100 Ways to Succeed #12:

Micromanage First & Last Impressions!

First & Last impressions are your and my personal-career keys, and the keys to a company's customer service report card. We both get that, of course. But: I don't know about you, but I need ... Constant Reminding. For example, my wife rags on me semi-constantly for not looking people directly in the eye when I'm introduced. At first, I thought she was nuts, especially as I get paid sometimes to attend post-speech "G & G" (Grip & Grin) sessions with execs or top salespeople or key customers. But she's right, I belatedly had to admit—I think it's my soul-deep shyness. (No baloney; a lot of people who sparkle at a podium are withdrawn in more intimate settings—and vice versa.) Upshot: I'm working on it—and work it is; but worth it.

Back to the overall issue. Fox News' CEO and uber-spin doctor Roger Ailes claims I/you/we have ... 7 SECONDS ... to make a first impression. And he gives us this advice: First: "Amp up your attitude." Some people radiate energy, some don't. But the don'ts at least can square their shoulders, and pump themselves up a bit. ("Energy" is not to be confused with aggressiveness. Energy is, in my opinion—I don't know about Roger—mostly seen in the eyes.) Second rule per Ailes: "Give your message a mission." That is, if you've got something you want to get from the interaction ... STAY ON MESSAGE. President Bush gets some low scores on oral presentation—but one and all agree he is the all-time master of staying precisely on message. Ailes #3: "Recognize 'face value.'" A "poker face" works well in poker—but is a disaster in more normal human interaction, including in professional settings. Call it "animation" or "engagement" (my terms, not Ailes'); but it is different than raw energy; it's something about being in the moment. And again, the idea is not to do jumping jacks—animation to me is mostly the intensity of concentration. (My wife—this time I think it's a positive—claims my intensity of listening-concentration scares her half to death if it's aimed her way. I wouldn't know.) The "bottom line" here is more important than the specific points: PAY MINDFUL ATTENTION TO HOW YOU ENGAGE!! IT'S AS IMPORTANT AS "CONTENT"—LIKE IT OR NOT. (Idea: Imagine that Karl Rove and Karen Hughes were looking over your left and right shoulders respectively, as you approach an interaction. Think about what they'd be whispering in your ear right before ... contact.)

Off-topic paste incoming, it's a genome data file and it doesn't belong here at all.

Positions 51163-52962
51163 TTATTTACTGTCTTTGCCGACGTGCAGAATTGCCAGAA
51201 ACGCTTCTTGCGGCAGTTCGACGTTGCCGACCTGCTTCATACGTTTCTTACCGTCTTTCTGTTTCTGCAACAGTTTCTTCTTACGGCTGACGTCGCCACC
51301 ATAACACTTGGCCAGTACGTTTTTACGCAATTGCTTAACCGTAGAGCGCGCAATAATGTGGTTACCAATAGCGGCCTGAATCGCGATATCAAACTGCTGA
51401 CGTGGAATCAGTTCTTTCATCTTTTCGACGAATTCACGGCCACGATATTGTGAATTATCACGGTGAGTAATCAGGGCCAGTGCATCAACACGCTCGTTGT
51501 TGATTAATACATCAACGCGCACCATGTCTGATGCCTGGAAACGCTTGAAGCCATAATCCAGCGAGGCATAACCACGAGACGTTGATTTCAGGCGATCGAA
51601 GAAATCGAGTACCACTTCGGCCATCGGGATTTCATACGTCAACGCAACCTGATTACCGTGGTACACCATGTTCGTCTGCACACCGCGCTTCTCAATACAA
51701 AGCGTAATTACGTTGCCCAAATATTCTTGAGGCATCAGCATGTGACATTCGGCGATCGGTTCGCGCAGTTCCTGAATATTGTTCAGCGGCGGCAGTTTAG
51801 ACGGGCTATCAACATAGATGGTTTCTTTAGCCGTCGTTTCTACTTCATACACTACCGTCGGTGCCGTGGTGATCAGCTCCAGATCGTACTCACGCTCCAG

Organizationally, the notion is essentially the same. Recall yesterday's Blog that included kudos to Griffin Hospital. Griffin says the first impression begins with ... Driving Directions! Prospective patients are already in a tizzy; lousy directions will only fuel their angst—and reinforce the idea that they are not in charge of their circumstances. Winners like Griffin obsess on driving directions, signage, music choice for the lobby, etc., etc. Of course Disney, no surprise, is the quintessential player here. My simple advice: BEGINNINGS AND ENDINGS ARE OVERWHELMINGLY IMPORTANT—AND SURELY COUNT AS "STRATEGIC SUBSTANCE" IN ANY INTERCHANGE. Think through "B & Es" very carefully. Invest Time & Money & Training in "B & Es." Hey: How about a new "C-level" job? Chief of Beginnings and Endings? Chief Start 'n Stop?